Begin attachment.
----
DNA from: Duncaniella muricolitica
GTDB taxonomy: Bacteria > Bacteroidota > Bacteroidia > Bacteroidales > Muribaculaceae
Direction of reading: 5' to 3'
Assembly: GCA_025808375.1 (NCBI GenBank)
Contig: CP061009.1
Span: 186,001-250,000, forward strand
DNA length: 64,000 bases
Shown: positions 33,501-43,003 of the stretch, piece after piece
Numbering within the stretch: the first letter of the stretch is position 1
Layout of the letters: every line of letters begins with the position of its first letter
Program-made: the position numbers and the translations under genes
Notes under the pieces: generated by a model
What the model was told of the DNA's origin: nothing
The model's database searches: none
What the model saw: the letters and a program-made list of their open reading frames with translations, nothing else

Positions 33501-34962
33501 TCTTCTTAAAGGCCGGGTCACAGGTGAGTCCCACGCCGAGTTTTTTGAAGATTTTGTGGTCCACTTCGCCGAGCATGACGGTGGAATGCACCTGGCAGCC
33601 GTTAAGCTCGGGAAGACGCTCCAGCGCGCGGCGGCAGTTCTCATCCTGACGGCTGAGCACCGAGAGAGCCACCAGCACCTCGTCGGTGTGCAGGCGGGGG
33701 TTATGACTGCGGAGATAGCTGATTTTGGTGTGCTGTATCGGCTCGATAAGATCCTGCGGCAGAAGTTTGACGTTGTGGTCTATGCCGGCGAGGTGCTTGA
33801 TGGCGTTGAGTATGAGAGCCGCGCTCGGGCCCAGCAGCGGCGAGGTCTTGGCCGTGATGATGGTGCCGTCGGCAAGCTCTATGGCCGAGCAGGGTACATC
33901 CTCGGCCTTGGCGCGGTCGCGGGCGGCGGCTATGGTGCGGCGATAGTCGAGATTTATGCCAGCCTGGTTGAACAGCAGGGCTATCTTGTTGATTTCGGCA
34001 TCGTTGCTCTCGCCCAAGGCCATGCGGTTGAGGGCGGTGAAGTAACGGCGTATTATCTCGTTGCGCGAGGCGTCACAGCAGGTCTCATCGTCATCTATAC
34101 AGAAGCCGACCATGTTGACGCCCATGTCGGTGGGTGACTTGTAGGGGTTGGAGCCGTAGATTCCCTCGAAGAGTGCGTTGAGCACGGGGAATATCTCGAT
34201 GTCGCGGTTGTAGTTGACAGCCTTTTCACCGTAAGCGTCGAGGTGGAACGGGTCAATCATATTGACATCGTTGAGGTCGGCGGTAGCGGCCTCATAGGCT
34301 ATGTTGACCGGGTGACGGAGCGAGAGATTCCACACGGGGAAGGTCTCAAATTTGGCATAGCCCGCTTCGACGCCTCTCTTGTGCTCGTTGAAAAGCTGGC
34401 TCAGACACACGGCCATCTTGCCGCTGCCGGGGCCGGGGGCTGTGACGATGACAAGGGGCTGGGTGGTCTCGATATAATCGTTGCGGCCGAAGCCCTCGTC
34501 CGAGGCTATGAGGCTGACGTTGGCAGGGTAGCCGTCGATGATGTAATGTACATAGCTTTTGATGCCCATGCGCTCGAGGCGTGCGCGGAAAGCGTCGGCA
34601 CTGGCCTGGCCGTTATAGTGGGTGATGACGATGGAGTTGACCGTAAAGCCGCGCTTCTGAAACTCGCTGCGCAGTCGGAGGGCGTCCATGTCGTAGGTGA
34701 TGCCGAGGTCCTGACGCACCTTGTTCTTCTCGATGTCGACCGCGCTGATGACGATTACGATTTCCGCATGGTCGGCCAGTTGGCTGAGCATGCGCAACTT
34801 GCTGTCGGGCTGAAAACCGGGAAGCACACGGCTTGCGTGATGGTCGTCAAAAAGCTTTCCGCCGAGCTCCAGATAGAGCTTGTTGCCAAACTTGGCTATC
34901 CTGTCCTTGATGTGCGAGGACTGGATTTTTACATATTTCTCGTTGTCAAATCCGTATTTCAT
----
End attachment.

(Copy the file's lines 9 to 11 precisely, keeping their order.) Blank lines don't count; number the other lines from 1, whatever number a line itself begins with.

Numbering within the stretch: the first letter of the stretch is position 1
Layout of the letters: every line of letters begins with the position of its first letter
Program-made: the position numbers and the translations under genes